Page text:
The events of the last two weeks have shaken Pakistan to the core. Imran Khan’s arrest on May 9, 2023 by the Rangers from the premises of the Islamabad High Court (IHC) set off a firestorm (literally) of protests by his Pakistan Tehreek-e-Insaf (PTI) workers and sympathisers. However, the choice of venues and targets has rebounded severely against the PTI.
It is a matter of debate still whether the violent attacks against civilian and military targets stemmed from purely spontaneous rage, a pre-planned contingency reaction by PTI in the event of Imran Khan’s arrest, or, as the PTI has claimed post facto, the work of infiltrated provocateurs. It is also a matter of conjecture and hypotheses so far whether sensitive military installations were deliberately left unguarded as an entrapment tactic, or a decision not to resist the charged mobs to avoid bloodshed was considered the wiser course.
Whatever the truth of the matter, the PTI had reportedly been making plans for the possibility of Imran Khan’s arrest, which had been made difficult because of his refusal to respond to judicial notices or appear before the courts in the (myriad) cases against him.
Even a botched raid on his Zaman Park, Lahore residence had failed to nab him. The manner in which the protest against his arrest was carried out, however, has ensured the military establishment has chosen now to doff its veneer of ‘neutrality’ and decided to deal with Imran Khan and the PTI in a singularly harsh manner.
Imran Khan says the entire PTI leadership is under arrest, along with 10,000 party workers and sympathisers throughout the country.
Media reports have quoted 4,000 arrests. It is difficult to ascertain the exact number accurately since the crackdown against the PTI is so widespread, the dragnet is not sparing even some innocents, the families of suspects are being harassed, etc., in the inimitable style of our police. The arrests have, for perhaps the first time in our history, reached deep into the social elite, causing consternation, apprehension and deep seated fear.
The Pakistan Democratic Movement (PDM) coalition government headed by Prime Minister (PM) Shehbaz Sharif appears to be treating this turn of events as a heaven-sent opportunity to ‘sort out’ the PTI. It has flip-flopped from a wholesale acceptance of trials in military courts for every rioter to now proclaiming that the Army Act (and trials in military courts) would only apply to those involved in attacks on military targets, while civilian target rioters would be tried in the anti-terrorism courts.
Reportedly, this is the government’s damage control response to criticisms of wholesale trials in military courts by Pakistani and international human rights platforms.
Whether the actions of the rioters who attacked civilian targets falls within the purview of ‘terrorism’ is a moot point, but anti-terrorist provisions have become almost the automatic choice of governments for serious crimes over the last few years.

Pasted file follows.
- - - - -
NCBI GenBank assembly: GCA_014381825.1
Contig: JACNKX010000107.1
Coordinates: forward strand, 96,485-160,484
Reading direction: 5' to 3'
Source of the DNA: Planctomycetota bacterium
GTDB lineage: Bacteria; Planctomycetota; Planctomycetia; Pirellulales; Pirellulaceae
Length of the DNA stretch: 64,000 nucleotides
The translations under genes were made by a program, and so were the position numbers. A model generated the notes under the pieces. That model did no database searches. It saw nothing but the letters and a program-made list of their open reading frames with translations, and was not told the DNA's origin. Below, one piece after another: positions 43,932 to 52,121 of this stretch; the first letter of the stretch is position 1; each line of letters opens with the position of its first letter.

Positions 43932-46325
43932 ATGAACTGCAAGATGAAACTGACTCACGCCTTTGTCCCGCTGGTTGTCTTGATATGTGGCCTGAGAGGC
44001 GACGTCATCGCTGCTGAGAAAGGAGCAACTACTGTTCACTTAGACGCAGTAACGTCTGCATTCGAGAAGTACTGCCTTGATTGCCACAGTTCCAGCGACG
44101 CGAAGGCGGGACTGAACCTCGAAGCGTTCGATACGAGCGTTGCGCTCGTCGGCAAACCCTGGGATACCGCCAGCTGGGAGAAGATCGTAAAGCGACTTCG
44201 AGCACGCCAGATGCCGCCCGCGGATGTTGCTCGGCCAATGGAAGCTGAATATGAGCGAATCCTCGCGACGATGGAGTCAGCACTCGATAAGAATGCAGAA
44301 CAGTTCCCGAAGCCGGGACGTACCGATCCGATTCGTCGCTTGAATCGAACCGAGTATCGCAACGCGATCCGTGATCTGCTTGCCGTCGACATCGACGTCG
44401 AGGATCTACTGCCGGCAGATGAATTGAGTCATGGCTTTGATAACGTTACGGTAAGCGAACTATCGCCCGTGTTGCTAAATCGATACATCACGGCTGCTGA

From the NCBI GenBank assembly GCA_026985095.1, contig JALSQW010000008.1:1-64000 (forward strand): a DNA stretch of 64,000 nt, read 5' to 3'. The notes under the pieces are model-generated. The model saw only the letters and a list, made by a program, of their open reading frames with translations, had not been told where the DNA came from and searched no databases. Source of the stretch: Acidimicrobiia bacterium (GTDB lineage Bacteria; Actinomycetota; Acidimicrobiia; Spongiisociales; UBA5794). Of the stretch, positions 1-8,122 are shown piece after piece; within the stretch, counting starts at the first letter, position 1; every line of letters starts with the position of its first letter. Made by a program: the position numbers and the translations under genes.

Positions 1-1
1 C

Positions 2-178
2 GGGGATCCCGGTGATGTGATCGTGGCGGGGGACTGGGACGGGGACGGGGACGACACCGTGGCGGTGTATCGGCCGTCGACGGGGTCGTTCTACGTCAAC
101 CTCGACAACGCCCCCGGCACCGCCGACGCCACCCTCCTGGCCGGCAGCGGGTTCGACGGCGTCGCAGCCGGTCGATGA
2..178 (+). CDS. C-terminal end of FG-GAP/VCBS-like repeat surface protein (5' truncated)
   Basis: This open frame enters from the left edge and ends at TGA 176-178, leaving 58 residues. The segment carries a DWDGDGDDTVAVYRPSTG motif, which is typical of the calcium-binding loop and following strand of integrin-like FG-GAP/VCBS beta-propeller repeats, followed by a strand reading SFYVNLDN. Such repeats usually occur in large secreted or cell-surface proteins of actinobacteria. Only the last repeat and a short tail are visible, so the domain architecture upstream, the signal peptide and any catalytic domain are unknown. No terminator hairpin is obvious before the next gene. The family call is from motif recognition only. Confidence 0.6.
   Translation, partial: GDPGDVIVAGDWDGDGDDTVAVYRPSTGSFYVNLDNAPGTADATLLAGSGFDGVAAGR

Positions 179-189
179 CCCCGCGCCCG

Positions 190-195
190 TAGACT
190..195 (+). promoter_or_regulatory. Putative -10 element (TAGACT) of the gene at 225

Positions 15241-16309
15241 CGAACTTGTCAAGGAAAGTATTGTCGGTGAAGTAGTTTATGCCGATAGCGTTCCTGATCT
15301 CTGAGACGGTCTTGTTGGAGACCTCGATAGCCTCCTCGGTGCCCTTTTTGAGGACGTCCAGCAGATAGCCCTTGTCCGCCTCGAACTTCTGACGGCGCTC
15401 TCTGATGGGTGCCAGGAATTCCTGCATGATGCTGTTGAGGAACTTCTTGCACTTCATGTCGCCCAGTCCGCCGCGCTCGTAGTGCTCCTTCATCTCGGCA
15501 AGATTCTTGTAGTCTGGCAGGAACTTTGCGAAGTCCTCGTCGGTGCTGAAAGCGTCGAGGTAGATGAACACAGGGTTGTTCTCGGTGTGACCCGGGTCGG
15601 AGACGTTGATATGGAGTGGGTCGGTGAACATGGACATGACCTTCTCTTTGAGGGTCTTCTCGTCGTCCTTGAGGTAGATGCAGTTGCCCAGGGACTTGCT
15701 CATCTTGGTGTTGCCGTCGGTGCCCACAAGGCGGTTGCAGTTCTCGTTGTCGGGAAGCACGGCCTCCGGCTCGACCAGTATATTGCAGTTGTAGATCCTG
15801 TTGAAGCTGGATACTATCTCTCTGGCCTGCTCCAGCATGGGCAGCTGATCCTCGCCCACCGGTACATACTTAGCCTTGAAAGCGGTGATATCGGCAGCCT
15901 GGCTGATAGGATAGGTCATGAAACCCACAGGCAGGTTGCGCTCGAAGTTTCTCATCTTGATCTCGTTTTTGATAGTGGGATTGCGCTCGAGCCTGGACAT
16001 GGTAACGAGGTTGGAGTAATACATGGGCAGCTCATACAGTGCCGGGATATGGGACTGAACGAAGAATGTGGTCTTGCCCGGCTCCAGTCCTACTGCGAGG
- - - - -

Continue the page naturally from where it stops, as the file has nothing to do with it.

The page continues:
What this does of course is blur the line between real terrorism and serious crimes and breaches of the law. As far as trials of civilians in military courts are concerned, the law brought in to this effect in response to the serious challenge from terrorism, especially since 2014, lapsed in 2019. Expect therefore, another judicial conflict over such trials per se, and their verdicts.
Imran Khan has put the chances of his arrest again while appearing in the IHC on May 23, 2023 at “80 percent”. What would be the reaction by his followers to any such eventuality this time round? It would be unreasonable to assume it would be the same as after the May 9 arrest.
The simple fact is that the arrests of thousands of PTI workers, their leaders and sympathisers appear to be a strategy of cutting the ground from under Imran Khan’s feet.
It is perhaps thought that would leave him dangling in the air, a leader without street power. There is plenty of talk and rumour doing the rounds of ‘minus one’ formulas (i.e. the ‘removal’, here or abroad) of Imran Khan from the political scene. If Imran Khan’s cult following is no longer able to respond to his wishes, especially to react against his arrest or other actions against him, this may be considered bad enough by the PTI.
But if Imran Khan is ‘minused’ from the scene, the PTI will dwindle, if not die. On the other hand, another well known phenomenon in Pakistani politics is now playing itself out. The usual ‘rats’ are deserting the sinking PTI ship. They are seeking safer (perhaps greener) pastures in the embrace of other parties, or some may be considering strengthening the dissidents inside PTI (such as Jahangir Tareen) to fill the void of Imran Khan’s ‘absence’.
However, those who know Imran Khan’s character feel he will not go quietly into the sunset. The danger is that this may trigger even harsher measures against his person and party. There are rumours of him being advised to give it a rest, go abroad and be safe. Let us see what he decides in the face of a seemingly impossible cul de sac into which the PTI has driven itself. In any case, anyone familiar with the political history of Pakistan, especially the see-saw fate of the establishment’s hand-picked ‘candidates’, would be inclined to accept that Imran Khan and the PTI’s day is over. He will never be allowed to return to power, whatever it takes to keep him out. Therein, dear readers, lies perhaps another tale.
Copyright Business Recorder, 2023